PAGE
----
It's important to quantify the potential risk and fully understand how a change in the wholesale energy price will impact your energy purchasing costs. From there, an optimum price and risk strategy can be agreed, implemented and monitored. You can seek help from reputable energy advisers, and some energy suppliers may also offer support.
Risk management methods
There are a number of established methods that can be used to manage risk. In the case of market risk, ‘forward purchases’ of different contracts will help to mitigate the risk of leaving contracts until an inopportune point. For example, you could purchase a proportion of your expected energy requirements at a fixed price for the duration of the contract, then build up the remainder by purchasing fixed-price blocks on the forward market at different times. There may even be an option to sell-back and re-purchase if circumstances or attitudes change.
Alternatively, you may link wholesale prices to a benchmark or index of market levels, but then include a risk management strategy to guard against sharp price moves.
Some larger energy users may also have their own on-site generation, then trade surplus energy on the grid to limit exposure to higher prices.
Know your limits
Limits that only allow the trader to make purchases within a set range, or over a set period of time will reduce potential losses, but they can also frustrate potential savings in the event of a market drop. Such limits can be relaxed by building in further levels of complexity, such as the addition of automatic triggers and trades – should certain price movements take place and close out against indices near to delivery.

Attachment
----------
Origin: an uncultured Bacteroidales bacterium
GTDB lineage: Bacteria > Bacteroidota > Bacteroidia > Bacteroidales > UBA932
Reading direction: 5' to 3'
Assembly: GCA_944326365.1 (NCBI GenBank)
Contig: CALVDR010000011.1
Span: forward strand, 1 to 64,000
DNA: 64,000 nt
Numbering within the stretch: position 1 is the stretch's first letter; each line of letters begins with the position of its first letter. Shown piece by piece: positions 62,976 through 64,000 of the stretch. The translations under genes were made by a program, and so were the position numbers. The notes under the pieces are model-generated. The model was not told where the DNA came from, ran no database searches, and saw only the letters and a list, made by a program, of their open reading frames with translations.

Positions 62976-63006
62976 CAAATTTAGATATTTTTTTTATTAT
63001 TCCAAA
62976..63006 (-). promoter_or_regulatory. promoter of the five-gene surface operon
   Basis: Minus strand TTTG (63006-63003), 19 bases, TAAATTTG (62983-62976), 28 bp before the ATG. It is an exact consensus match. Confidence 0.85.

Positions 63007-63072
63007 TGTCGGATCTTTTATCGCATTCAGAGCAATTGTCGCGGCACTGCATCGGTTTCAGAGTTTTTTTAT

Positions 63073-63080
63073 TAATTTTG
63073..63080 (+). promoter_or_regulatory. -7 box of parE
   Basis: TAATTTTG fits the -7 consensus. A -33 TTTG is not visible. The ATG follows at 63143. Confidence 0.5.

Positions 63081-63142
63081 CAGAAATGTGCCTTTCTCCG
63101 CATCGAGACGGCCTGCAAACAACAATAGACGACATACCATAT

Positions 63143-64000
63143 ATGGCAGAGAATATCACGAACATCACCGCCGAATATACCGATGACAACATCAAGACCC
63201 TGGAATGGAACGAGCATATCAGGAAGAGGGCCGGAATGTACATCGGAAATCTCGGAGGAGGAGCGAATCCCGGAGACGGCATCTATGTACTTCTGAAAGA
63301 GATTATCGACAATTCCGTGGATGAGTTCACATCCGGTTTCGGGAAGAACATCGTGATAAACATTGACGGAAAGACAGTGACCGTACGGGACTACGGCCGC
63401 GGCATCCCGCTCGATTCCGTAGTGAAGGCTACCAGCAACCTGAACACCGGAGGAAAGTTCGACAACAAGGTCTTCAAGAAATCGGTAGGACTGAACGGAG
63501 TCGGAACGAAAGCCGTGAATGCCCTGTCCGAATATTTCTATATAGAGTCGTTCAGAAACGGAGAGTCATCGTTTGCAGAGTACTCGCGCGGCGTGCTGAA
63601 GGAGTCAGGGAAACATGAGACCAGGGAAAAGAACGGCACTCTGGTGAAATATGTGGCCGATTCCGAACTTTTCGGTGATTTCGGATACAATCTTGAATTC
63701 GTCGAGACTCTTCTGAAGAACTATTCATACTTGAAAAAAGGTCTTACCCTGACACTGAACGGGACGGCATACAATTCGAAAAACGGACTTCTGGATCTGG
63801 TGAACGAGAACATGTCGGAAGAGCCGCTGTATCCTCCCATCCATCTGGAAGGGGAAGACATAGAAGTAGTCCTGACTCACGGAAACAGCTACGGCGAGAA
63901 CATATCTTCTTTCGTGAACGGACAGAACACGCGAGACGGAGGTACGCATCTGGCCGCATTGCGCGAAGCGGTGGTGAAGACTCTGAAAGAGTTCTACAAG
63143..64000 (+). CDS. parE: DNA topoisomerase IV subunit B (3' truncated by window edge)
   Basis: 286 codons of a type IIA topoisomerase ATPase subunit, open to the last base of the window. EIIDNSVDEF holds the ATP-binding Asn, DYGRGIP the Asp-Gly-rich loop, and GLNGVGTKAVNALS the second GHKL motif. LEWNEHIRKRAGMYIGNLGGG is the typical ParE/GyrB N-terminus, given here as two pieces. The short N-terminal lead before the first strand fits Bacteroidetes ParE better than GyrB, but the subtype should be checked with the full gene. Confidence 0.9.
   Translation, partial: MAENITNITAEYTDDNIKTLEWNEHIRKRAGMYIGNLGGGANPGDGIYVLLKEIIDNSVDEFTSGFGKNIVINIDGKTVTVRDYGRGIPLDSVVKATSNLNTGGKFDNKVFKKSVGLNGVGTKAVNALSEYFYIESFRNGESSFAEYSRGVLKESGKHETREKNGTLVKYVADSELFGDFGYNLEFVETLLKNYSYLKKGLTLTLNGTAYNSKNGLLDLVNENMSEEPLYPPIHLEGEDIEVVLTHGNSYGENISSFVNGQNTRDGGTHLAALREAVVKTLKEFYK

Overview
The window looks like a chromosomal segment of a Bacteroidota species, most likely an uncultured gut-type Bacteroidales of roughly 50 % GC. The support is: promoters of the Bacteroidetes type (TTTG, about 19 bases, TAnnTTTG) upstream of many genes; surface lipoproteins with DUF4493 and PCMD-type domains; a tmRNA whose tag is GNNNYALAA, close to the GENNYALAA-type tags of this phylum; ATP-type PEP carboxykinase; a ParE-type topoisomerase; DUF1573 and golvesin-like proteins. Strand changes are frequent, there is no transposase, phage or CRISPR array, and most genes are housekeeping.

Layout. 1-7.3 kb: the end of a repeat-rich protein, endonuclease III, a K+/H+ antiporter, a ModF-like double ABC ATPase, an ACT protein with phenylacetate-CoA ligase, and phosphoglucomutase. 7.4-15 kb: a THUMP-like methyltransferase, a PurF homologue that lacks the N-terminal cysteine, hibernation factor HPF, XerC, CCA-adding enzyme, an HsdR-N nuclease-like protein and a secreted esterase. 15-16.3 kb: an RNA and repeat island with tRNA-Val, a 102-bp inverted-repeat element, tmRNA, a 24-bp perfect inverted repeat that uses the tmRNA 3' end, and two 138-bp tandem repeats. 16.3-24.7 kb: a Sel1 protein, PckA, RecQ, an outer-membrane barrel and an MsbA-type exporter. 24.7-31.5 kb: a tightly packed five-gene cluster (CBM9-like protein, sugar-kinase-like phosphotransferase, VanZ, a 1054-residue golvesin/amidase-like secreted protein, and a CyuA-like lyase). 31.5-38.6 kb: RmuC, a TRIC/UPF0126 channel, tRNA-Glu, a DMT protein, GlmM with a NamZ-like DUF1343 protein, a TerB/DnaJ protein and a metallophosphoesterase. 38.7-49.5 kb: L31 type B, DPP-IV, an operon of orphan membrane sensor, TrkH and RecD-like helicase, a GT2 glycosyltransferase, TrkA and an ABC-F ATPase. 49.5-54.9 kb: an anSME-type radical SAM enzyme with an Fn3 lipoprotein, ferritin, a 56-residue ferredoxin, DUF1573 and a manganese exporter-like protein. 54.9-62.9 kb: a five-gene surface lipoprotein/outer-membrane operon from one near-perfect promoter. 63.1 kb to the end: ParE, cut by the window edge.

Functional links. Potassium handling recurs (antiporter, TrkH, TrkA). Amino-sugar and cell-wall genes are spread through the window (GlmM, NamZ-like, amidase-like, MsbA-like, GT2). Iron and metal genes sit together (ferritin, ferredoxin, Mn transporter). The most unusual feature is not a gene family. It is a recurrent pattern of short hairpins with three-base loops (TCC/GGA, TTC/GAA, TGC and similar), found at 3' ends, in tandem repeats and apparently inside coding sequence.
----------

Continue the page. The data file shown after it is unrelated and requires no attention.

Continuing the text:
However, complicating deals in this way will require closer market monitoring and be costlier to manage. With access to live market prices and the support of experienced teams, simpler and more straightforward risk management strategies can often be equally effective.
Your actual risk position will change day-to-day in line with the market, so ongoing monitoring and analysis of your market position is necessary. As is the case with financial markets, mark to market (MtM) principles allow you to regularly assess the risk of your market position. Feedback by your professional manager on your open positions will help to determine the trading strategy throughout your flexible contract, ensuring that you buy at the right times to maintain energy price risk within agreed levels.
Your position is likely to change at various points of the contract, so you should regularly review and discuss your buying strategy.
The essentials of risk management
The risk of market volatility can be contained, but only through a properly managed and written risk management solution. This should follow an in depth assessment of your organisation's appetite for risk and procurement needs.
With an appropriate recorded and agreed trading strategy in place, procurement should be executed by a team with live market price feeds, the right monitoring and reporting systems, and ability to recognise and rationalise changing market conditions. This team should be proactive in advising customers on the best energy procurement routes, and review and amend the strategy, with the aim of avoiding market shocks.